The children had come over for the occasion and while they watched TV in the family room I prepared the meal. We have an open floor plan so I could see the others while I cooked. Mona had brought her Chihuahua, Harry, and he was stationed nearby to better get a taste when he could. I threw him a bite and he ate it with relish. Now that I had Harry’s approval, I served Val, presenting the dish on a china plate and naming it Orange Beef Royale. I watched from the kitchen as Val took her first bite. She glanced at the children furtively, rolled her eyes and seemed to spit out the food.

“What’s happening?” I asked.

I could see her contemplating ways to go easy on my feelings.

“It’s a little tough,” she said.

I went over and tasted a piece of meat. It definitely was Not tough.

“It’s crispy,” I said, “just the way it’s supposed to be.”

Val shrugged.

“What about the sauce?” I asked.

“It’s good.

In fact it was delicious. I was devastated. It was unfair. But if Jean-Georges Vals could take criticism without complaint, so could I.

“I’m sorry you don’t like it.” I said and took the plate back to the kitchen.

“It’s not bad,” Val said.

“I’ll pass,” said Jimmy.

“I’m in,” Mona said.

I prepared a plate for Mona.

“Mmm,” she said. “The meat tastes like candied.”

She gave Harry a few pieces and he devoured them.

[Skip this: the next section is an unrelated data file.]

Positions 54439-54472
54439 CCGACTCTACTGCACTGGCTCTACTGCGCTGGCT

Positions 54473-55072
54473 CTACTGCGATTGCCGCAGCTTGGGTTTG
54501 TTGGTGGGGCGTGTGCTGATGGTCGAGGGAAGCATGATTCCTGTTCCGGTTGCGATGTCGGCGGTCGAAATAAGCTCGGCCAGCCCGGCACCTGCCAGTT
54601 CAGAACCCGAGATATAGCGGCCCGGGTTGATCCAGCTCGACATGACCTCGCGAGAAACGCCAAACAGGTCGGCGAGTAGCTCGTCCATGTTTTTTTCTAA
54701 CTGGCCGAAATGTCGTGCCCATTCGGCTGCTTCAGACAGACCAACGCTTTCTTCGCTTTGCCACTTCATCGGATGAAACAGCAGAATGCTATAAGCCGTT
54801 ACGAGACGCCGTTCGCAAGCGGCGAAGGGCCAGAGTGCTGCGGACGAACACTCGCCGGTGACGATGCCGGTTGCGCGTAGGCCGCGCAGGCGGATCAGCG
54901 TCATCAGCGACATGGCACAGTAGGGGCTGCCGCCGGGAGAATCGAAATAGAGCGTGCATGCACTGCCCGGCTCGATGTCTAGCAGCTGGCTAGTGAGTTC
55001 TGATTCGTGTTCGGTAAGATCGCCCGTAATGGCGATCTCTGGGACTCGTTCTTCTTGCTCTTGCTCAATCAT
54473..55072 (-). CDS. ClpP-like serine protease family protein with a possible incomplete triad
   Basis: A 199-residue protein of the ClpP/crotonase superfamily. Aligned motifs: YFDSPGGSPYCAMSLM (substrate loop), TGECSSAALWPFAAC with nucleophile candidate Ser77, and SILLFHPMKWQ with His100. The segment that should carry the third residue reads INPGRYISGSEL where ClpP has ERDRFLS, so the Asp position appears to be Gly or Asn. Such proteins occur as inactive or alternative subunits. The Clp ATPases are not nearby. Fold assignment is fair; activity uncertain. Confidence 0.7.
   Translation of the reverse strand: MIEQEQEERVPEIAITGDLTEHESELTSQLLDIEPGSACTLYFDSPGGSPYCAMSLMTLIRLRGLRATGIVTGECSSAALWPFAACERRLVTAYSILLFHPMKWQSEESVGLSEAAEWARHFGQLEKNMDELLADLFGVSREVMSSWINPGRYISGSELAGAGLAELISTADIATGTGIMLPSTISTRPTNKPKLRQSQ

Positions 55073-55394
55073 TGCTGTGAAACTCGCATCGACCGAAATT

Jimmy, who was hungry by this point, tried the dish as well.

“It’s like Chicharrónes,” he said.

I tried a piece of Jimmy’s beef. It was too crispy: I had cooked it too long. I wanted to make him something else, but he had already cleaned his plate.

“I think I’m going for a walk with Harry,” I said.

“You’ve been working all morning,” Val said, now in full apology mode. “Take the rest.” “I could use some fresh air.

I went in no particular direction and discussed things with Harry.

This meat wasn’t tough I said him. you tasted it Was it tough?

I thought it was good, but Val thought it was toughI imagined Harry answering. what does she know

She knows what she likes.

She likes Big Macs I scoffed.

She ate one when you proposed to her. she loves them

That makes me stop.

That’s right.

It’s Valentine’s Day and your wife is hungry. What are you going to do?

I had to do things right. I walked towards Broadway. When I returned home, I slipped into the kitchen and hid the bag I had brought with me. I quickly took the item out of my pocket, unwrapped it, placed it on a plate, and served it to Val.

“Oh my goodness,” she said. “Is that a –?”

“Eat it while it’s still warm.”

Then she ate her burger with relish – or rather with a special sauce.